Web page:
Thursday, June 27, 2019
Late last night, we completed our harvest of our 2019 wheat crop. As we were working after dark at our Crook farm, you could see flashes of lightning all around. I wondered if we would get rained out before we could finish. There seemed to be reports of rain and storms all around Knox County, but it remained dry. Whew!
Wheat harvest 2019 was a challenge for sure, with the fields a little soft…and the fields at the Huey place were downright sloppy. But we powered through, and ran most of the wheat through the grain dryer. The test weight (a measure of the density of the grain) was lower for this wheat crop, we think it was related to the incessant rain it had to endure after the heads matured. It was not our best ever wheat yield, but it was not bad–considering the wet and cold months of April, May and most of June.
We did not spread the straw back on to the field, but dropped it out the back of the combines into windrows. A neighbor is baling the straw. The new combines performed very well.
I’ll be planting double-crop soybeans (DCB) into the wheat stubble as soon as the soil is dry in each field to do so. It may work tomorrow at VanVleet or Holscher or Crook, but definitely we will need more dry days before we can plant at Huey. We also have some replanting to do of soybeans that succumbed to flooding. And for those corn fields that were taken out by White River, we are permitted to replant soybeans there… if the fields dry down enough in time to plant.
I was thinking I’d stop the soybean planter at July 5th, Ross thinks plant/replant until July 10th and some farmers think planting soybeans until July 15 will be okay. We will just make those calls as we monitor the soil condition in each field as the water goes away. White River is falling now, down a good 2 feet from the crest. Some soil is beginning to emerge from the flood waters.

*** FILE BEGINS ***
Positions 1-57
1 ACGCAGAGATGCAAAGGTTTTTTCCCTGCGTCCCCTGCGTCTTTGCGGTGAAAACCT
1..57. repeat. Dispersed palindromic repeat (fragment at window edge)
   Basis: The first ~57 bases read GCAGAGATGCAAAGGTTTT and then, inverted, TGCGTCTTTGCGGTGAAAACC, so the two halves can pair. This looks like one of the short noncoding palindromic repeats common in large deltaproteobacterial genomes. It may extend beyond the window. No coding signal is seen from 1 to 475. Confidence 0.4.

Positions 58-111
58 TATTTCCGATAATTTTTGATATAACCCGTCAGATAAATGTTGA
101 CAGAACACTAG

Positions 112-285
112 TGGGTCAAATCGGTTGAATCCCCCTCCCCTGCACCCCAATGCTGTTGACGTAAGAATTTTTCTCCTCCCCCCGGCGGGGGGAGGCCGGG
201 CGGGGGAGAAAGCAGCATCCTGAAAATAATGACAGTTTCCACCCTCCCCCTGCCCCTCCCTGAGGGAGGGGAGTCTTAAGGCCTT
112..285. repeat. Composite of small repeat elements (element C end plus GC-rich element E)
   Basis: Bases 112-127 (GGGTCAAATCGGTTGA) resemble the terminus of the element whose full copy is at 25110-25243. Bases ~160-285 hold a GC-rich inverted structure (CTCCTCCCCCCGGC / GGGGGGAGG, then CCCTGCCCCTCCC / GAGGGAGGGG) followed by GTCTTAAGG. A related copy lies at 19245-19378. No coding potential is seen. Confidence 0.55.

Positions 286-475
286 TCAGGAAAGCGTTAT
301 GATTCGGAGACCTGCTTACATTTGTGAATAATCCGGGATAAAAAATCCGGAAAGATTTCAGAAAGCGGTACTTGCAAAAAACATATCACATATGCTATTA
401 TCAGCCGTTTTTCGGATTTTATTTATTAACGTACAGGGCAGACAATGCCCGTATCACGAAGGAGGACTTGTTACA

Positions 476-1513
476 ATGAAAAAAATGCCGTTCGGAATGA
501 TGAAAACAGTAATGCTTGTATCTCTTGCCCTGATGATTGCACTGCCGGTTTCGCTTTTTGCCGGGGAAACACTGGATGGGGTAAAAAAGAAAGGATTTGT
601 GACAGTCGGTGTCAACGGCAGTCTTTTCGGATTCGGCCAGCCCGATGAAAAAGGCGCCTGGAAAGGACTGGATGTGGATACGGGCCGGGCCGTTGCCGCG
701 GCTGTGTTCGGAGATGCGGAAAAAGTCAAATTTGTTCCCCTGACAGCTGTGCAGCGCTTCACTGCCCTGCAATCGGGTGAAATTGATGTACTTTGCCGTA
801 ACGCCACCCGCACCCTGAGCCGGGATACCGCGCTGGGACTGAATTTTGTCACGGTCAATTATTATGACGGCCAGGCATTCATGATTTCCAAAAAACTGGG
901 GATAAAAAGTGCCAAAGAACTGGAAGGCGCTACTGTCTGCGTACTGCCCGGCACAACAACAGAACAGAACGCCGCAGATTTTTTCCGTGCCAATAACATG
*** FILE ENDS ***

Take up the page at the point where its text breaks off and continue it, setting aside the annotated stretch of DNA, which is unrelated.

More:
I’ll share some pictures of wheat harvest.
With the fields firming up, John was able to get back in the sprayer today. He used the “drops” to apply post herbicide to some corn today. “Drops” are an addition to the spray boom that places the nozzles at a point a couple feet below the boom. Using drops, you can apply the chemical below the top of the corn crop ‘canopy’, closer to the weeds.
Now, at the end of the day, John is cleaning out his sprayer’s tank and boom, preparing to spray some soybeans tomorrow. He is quite diligent to precisely apply the herbicides. He is feeling some pressure to get across a number of acres that are now at the proper stage of crop and weed growth for this application. Once he gets across the corn acres, I think we will declare those fields ‘laid by’, meaning they will require no more ‘tending’ until harvest.
It has been nice to see the sunshine now for a few days.